pi represents the i-th page, L(pj) represents the number of outbound links on page p¬j, and N is the total number of pages (nodes in the graph).

Figure 1 below shows an example of PageRank scores for a small example graph of medical providers (doctors and nurses). Note that all names have been fictionalized to protect privacy:

Figure 1: example provider graph with PageRank scores (provider names are fictitious)
Figure 1: example provider graph with PageRank scores (provider names are fictitious)

This graph is a similarity graph, where nodes in the graph are (fictitious) medical providers, and an edge between any two nodes indicates that the two providers are similar to each other in terms of medical procedures. We color-coded the nodes by specialty — Doctors Ng, Jones and Miller are Dermatologists, Dr. Cheng is a Surgeon, and Doctors Ortega, Das, Seo and Padian are all internists.

We interpret the probabilities on each node as the likelihood of a random walker on the graph to visit that node. So for example, the likelihood of our random walker to visit the node representing Dr. Cheng is 13.3%, and for the node representing Dr. Padian is 17.6%. Note that all probabilities (PageRank scores) sum up to 100%.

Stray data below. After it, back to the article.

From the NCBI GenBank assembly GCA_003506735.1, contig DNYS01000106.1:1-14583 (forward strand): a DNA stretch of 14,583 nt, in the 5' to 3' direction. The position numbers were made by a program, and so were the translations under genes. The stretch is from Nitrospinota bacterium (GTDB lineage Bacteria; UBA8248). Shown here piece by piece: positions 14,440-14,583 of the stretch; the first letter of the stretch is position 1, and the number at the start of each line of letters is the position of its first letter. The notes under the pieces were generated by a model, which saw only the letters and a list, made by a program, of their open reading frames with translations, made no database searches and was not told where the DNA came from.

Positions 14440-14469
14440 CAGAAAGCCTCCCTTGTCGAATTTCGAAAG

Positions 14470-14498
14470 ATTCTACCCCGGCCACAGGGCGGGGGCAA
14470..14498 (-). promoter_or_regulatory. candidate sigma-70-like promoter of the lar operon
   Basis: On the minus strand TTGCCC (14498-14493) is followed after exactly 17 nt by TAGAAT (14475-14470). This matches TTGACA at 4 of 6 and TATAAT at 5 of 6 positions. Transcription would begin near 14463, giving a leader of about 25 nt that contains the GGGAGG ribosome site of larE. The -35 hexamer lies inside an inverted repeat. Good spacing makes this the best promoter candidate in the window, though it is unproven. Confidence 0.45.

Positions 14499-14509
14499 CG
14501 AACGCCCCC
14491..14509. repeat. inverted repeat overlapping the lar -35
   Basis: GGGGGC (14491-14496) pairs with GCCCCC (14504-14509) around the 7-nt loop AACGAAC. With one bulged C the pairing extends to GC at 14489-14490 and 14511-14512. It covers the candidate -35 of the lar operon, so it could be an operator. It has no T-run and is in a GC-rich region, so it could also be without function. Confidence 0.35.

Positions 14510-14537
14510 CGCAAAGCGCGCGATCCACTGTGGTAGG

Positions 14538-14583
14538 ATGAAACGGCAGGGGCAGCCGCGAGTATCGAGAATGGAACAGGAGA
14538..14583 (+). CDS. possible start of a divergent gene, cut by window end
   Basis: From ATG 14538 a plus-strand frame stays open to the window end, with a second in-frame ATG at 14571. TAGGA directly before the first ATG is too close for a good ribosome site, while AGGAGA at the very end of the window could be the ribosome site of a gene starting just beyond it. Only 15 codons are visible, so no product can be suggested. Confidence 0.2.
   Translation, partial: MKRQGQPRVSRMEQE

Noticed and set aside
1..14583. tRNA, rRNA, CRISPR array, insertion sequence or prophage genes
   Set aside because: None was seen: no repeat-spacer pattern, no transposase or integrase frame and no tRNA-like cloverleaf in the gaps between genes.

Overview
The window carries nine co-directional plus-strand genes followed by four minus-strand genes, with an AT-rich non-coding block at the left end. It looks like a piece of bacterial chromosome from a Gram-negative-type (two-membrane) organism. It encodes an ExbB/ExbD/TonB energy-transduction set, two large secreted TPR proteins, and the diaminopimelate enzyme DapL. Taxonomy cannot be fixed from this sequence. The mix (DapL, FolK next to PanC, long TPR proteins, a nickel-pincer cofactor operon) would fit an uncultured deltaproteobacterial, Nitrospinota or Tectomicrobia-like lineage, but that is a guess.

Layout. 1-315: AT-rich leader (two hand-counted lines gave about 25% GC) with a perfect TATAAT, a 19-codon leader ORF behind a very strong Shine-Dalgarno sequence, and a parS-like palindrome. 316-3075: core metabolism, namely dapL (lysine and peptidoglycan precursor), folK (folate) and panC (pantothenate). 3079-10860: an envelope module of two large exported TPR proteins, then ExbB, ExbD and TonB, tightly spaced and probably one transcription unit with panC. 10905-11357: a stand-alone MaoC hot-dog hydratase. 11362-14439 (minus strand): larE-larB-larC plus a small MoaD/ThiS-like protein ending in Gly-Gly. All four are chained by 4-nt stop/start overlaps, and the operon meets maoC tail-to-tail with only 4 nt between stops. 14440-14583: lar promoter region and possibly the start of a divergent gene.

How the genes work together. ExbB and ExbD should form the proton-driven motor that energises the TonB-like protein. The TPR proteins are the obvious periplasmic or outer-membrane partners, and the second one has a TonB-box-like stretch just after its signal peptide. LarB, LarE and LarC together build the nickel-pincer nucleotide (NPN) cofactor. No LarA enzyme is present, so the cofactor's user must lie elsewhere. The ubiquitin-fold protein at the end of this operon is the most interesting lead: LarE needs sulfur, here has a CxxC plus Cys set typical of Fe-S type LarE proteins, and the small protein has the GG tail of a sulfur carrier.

Personalized Page Rank and identifying anomalies

Personalized-PageRank (also known as topic-sensitive-PageRank) is a variant of PageRank in which the algorithm is modified to compute PageRank scores biased towards a specific “topic of interest”, defined by a pre-selected group S of vertices (called “source vertices”).

Figure 2 below shows an example of Personalized-PageRank scores for our small provider graph, personalized towards providers with the Dermatology specialty. Note again,that all names have been fictionalized to protect privacy:

Figure 2: example provider graph with Personalized-PageRank scores (provider names are fictitious)
Figure 2: example provider graph with Personalized-PageRank scores (provider names are fictitious)

With personalized PageRank, our “random surfer” can only start from a random page that’s part of a designated set of nodes (in our case the Dermatology doctors – Ng, Miller and Jones), and can only “teleport” into a node included in that set of nodes.